Thursday, September 29, 2005

Snuff for porn

I have seen stories about soldiers exchanging pictures of dead Iraqis for pornographic pictures. It's starting to make the mainstream media. However, the Pentagon has determined that no felonies have been committed. The Army knows how to track IP addresses and user profiles, so I think the people who said this are lying:
Pentagon and Army officials yesterday issued strong statements condemning the taking and posting of such photographs, but said there is little evidence to authenticate them and few ways to pursue a criminal investigation. While some of the photos appear to show U.S. soldiers in uniform near mutilated bodies, it is unclear where or when the pictures were taken.
Oh please, they can find out. I knew someone who got an Article 15 for downloading porn on a government computer in 1999 and they caught him by tracking IP addresses on his user ID. And yes government computers have a sticker on them that says, "Use of device consents to monitoring". So he was warned. If they had that capability six years ago, why wouldn't they have that capability now? They may not know when and where the pictures were taken, but they can find out who has been accessing the website in question.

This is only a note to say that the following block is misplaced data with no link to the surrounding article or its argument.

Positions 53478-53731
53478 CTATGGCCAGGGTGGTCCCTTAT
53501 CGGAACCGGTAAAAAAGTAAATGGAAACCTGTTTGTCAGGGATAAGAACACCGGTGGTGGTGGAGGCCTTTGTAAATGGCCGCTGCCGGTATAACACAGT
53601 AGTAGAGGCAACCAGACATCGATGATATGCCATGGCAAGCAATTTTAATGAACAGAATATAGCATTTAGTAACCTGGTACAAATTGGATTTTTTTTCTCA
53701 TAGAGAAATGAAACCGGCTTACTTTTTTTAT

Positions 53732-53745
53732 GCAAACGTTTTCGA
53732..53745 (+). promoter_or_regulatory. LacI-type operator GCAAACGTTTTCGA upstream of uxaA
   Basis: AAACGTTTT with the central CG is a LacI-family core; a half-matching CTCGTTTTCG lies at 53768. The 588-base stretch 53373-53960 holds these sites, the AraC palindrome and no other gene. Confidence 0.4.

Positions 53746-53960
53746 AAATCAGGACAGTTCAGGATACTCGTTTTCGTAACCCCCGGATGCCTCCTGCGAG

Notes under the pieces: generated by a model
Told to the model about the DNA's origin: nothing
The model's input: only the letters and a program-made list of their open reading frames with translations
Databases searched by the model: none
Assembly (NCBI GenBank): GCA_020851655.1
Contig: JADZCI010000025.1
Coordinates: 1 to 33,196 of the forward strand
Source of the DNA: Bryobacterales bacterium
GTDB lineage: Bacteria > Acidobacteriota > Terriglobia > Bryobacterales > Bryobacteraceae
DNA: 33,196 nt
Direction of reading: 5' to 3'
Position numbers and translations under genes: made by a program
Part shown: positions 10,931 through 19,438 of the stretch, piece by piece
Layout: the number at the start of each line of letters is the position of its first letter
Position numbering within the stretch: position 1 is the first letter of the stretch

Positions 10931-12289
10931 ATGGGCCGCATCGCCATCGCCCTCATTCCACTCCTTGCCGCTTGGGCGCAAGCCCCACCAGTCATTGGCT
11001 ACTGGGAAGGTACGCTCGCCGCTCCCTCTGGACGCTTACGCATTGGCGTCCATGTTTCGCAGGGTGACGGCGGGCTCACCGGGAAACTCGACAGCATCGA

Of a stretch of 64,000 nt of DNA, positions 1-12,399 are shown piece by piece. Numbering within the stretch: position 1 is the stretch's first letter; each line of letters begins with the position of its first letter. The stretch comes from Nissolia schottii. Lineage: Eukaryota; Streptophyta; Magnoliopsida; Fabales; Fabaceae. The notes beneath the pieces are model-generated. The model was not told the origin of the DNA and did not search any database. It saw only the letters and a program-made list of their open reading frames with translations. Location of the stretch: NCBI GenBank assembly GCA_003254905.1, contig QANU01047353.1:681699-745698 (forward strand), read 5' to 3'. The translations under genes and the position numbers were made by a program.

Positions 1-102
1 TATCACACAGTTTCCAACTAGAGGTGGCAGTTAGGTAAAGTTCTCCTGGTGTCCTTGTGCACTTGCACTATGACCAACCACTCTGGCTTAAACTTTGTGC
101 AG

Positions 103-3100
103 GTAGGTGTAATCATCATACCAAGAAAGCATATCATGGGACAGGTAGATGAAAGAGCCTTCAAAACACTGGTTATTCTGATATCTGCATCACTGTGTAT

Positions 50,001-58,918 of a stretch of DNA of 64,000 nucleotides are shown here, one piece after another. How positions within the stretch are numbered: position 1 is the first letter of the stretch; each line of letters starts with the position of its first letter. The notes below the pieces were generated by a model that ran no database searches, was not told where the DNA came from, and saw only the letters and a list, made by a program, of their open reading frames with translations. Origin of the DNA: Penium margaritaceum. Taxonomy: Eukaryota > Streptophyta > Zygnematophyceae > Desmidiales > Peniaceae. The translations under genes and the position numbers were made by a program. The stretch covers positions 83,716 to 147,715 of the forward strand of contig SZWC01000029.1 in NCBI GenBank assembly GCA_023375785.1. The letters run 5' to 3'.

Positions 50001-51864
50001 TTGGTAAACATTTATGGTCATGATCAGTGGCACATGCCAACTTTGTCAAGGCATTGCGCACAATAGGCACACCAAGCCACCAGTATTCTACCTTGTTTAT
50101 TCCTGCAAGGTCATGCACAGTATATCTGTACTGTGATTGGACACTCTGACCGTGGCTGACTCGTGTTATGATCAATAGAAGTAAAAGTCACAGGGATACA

That doesn't mean action hasn't been taken. The Army has other options as well, such as non-judicial punishment under the UCMJ. It's also known as an Article 15. I have a feeling that a few rotten apples are going to lose some rank and pay. Maybe a Commander or two will be relieved. As a rule, I do not blog about work. I work for a defense contractor at an Army base in the Military District of Washington. When I got to work on Monday, I noticed the site blocker software had been upgraded. I do not know if this action is in reaction to this story, but the timing seems right.

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